Qualcomm has a reputation for owning technologies and bitterly defending them in patent wars - a reputation it wants to dispel. Sanjay Jha, the chief operating officer of Qualcomm CDMA Technologies Group, Qualcomm's 3G silicon division, sat down with us and other journalists recently in San Diego, to lay out the company's strategy for wireless communications.
"The wireless world is changing," says Jha. "Globally, you can get 200 kbit/s to 500 kbit/s wherever you go. Five years ago, only 40 percent of the US had 30 kbit/s."
He's sold on mobile. "Broadband at home is one thing. Broadband wherever you go is a whole new thing. Windows, the IP protocol, the browser and the GigaHertz process all came together and an entity called the Internet emerged. Now, there's an opportunity for the wireless Internet to have a bigger impact than the wireline Internet."
"We want pocketable computing," he says, and he's keen to show us Snapdragon, a mobile chip Qualcomm introduced in November 2006. It combines HSPA mobile data GPS (global positioning). GSM,. EDGE and other standards . Based on the ARM, it operates at a GHz and on 500mW of power.
A patent powerhouse
Qualcomm made its name in CDMA, the current mobile technology in much of the non-GSM world. CDMA is still "alive and growing", says Jha (with some 380 million users, albeit including the 3G technologies wideband CDMA and CDMA2000).
But Qualcomm has its fingers in other standards, often with demands for licence fees for use of its patented technologies (for instance a suit against Nokia).
The process of extracting value from patents is far-reaching, even extending to technology which Qualcomm opposes, such as WiMax. "It is not possible to do mobile WiMax without using some essential patents form Qualcomm," says Jah, explaining Qualcomm's bid to extract licence fees from WiMax.
Why Qualcomm thinks WiMax will fail
He's not a fan though. "We're not believers in WiMax," says Jha, claiming that 802.16e "mobile" WiMax, "will not be truly mobile," suffering from latency in the handoffs and poor control. "It's not well designed, with a MAC derived from the DOCSIS cable standard," he says. "The IEEE recognize the fundamental issues - that's why they are working on the 802.16m standard [which promises 100Mbit/s mobile access]."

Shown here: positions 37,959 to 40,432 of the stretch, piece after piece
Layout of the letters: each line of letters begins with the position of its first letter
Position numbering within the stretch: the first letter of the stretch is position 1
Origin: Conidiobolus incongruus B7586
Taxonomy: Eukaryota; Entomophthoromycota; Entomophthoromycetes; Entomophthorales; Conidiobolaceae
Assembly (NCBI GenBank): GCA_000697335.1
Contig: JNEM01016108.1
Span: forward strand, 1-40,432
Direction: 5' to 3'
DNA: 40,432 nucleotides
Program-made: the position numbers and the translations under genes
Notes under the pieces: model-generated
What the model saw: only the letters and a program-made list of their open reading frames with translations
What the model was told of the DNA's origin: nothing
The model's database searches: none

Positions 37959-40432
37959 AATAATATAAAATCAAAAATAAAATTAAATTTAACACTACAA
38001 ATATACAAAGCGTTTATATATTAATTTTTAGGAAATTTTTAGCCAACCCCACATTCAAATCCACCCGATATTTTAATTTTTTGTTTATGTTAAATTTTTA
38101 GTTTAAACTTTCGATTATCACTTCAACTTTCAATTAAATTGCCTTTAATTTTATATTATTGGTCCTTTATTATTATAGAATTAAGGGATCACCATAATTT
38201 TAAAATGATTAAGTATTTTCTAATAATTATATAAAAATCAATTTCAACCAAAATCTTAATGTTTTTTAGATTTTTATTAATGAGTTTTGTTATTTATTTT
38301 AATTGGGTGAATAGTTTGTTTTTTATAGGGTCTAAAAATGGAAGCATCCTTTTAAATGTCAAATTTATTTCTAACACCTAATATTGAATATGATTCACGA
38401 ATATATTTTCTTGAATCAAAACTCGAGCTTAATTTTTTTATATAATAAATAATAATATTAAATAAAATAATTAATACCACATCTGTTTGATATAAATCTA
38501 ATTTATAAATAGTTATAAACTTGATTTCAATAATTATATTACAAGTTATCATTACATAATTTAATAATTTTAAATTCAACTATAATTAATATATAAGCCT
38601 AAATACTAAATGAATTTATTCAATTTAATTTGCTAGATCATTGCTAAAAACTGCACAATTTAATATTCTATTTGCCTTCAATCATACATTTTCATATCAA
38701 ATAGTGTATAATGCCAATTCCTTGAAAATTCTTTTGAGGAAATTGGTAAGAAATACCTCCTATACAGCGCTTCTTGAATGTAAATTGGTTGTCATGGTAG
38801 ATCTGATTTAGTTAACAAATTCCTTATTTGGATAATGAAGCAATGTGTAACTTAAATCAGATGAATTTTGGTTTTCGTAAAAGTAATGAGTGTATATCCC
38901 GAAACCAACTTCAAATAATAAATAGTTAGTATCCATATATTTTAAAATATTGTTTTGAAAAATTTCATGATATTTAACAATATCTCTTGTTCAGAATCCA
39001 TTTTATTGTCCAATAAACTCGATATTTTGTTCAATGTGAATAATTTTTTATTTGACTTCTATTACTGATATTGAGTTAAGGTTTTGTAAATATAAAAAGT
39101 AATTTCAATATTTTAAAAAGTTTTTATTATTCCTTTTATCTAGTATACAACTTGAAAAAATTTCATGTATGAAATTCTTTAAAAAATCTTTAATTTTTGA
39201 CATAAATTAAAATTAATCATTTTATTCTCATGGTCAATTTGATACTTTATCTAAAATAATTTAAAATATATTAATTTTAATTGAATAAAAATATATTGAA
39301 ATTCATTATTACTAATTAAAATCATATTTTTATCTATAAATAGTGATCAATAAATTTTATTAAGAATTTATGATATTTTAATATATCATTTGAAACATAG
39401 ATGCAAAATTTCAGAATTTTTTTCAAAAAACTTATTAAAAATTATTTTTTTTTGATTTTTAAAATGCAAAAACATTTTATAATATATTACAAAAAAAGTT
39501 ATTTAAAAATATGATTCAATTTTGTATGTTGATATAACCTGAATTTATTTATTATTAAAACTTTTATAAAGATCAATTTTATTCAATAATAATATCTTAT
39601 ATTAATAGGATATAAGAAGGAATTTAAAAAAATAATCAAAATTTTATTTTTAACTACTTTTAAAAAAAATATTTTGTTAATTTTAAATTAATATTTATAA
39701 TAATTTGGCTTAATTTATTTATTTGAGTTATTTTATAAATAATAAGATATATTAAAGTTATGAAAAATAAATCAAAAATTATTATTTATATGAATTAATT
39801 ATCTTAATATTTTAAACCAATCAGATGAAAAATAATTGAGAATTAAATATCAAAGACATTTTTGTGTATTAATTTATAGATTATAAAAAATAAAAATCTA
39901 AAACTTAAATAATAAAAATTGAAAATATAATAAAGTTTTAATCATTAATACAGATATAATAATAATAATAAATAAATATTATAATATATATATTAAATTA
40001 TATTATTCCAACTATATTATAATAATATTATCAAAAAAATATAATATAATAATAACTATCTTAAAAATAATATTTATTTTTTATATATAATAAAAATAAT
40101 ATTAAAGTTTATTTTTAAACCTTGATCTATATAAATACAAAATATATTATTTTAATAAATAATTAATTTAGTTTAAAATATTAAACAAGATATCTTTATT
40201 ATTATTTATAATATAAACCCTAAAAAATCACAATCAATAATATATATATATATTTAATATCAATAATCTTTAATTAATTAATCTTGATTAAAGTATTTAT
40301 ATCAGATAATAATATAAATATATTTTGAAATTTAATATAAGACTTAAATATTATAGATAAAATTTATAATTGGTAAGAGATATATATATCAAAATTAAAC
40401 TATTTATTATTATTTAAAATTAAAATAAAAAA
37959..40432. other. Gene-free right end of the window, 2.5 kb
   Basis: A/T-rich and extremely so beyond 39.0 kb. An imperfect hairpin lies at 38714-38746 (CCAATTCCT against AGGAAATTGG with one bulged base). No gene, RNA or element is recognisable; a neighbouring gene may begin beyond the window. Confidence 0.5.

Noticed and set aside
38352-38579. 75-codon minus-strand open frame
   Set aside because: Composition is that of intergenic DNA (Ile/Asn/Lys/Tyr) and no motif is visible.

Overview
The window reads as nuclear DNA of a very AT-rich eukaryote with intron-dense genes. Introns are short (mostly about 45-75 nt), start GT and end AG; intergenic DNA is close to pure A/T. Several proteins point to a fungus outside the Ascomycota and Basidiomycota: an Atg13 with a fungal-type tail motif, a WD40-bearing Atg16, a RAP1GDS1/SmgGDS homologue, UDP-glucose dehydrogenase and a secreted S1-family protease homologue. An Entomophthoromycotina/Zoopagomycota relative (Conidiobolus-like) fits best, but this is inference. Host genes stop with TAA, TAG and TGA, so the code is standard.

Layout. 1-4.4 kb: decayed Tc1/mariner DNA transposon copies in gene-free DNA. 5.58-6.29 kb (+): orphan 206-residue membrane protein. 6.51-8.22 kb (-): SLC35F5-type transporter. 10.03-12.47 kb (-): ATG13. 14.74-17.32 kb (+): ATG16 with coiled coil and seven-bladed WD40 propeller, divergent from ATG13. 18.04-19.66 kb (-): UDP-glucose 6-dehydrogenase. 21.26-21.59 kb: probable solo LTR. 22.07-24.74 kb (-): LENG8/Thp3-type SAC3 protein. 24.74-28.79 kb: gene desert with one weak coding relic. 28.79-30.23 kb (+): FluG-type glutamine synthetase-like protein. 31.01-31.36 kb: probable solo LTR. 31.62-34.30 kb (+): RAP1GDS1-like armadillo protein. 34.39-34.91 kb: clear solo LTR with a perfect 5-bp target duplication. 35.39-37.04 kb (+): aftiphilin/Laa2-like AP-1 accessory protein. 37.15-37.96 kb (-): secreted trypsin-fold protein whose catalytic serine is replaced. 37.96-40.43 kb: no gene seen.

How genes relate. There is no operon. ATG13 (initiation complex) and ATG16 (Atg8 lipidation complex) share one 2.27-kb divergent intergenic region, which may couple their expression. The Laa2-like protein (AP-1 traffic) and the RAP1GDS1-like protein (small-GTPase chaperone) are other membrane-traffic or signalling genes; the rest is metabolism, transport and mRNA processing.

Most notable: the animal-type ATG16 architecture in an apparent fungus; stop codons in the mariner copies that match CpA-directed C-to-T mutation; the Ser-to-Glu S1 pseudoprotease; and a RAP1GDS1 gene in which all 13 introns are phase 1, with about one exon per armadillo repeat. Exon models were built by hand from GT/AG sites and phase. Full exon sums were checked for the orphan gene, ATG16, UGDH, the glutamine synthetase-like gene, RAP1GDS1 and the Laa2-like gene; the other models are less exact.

He reckons there will only be 25 million WiMax devices in 2012, compared to 600 million 3G devices. "WiMax won't have the scale or penetration." Even if it's in every Centrino laptop, that's only about 80 million devices, compared to a billion cellphones, he says. He dismisses the idea that the "open" nature of WiMax can make it fundamentally cheaper than 3G, given these scales.
"WiMax is not Wi-Fi," he says. "There will be the cost of spectrum," WiMax operates in licensed spectrum, while Wi-Fi is in unlicensed, he points out.
Ultra Mobile Broadband - better than WiMax?
Naturally, a better options is the more mobile-centric technology Qualcomm is backing, the Flash-OFDM it acquired with Flarion, which has become Ultra Mobile Broadband (UMB - also previously known as EV DO Rev C). This is a proposed next step for the CDMA2000 3G standard, has been approved by the 3GPP standards group - and is a trademark of Qualcomm.
It's also being proposed for the troubled IEEE 802.20 standards group, which has resumed work since the IEEE suspended it for three months last year.
Fixed mobile convergence - by multiple means
For a company that works with mobile operators, Qualcomm has a positive view of fixed mobile convergence (FMC), but, as Jha says, "It means so many things." The company is considering femtocells, small indoor base stations that use licensed spectrum to provide indoor voice - and 3G data - coverage, using ADSL on the phone line for backhaul. "As frequency goes up, coverage in buildings goes down," he says. A small local base station would allow a peak data rate of 20 to 25 Mbit/s, while allowing mobile carriers to offload the demand onto the wireline network.
At the same time, Qualcomm bought Wi-Fi chipmaker Airgo last year to provide technology for dual-mode handsets, which can hand off calls to indoor unlicensed Wi-Fi networks.
Airgo developed ways of doing MIMO which will be strong," says Jha. "With Airgo technology, the data rate decreases slowly as range increases." Multiple input multiple output (MIMO) is a way of running multiple Wi-Fi channels through the same air, which is the basis of 802.11n.
Qualcomm is in no hurry though. It plans to embed Wi-Fi in its chips by the end of 2008. "depending on uptake and usage models," according to Qualcomm's vice president of strategic products, Mike Concannon.
Meanwhile, Airgo is due to deliver fast 802.11n Wi-Fi, and Qualcomm will continue with Airgo's plans for standalone Wi-Fi chips for access points and devices, says Jha. The company will have a 2x3 (two transmit antennas, three receive antennas) 802.11n chip sampling in June.
A technology gambler
Overall, the licence fees it claims are the payback on bets Qualcomm makes on technologies, says Jha. "The longer the bet we make, the more it pays off." He's talking about OFDMA, the multiple-access version of orthogonal frequency division modulation, a term also claimed by Qualcomm's rival Runcom for its own technology.
As a "fabless" chip company that makes its money from licensing designs to other companies, Qualcomm has to protect its intellectual property, says Jha. The company looks after employees, and gives a bounty of "a few thousand dollars" to anyone who gets a patent, he says.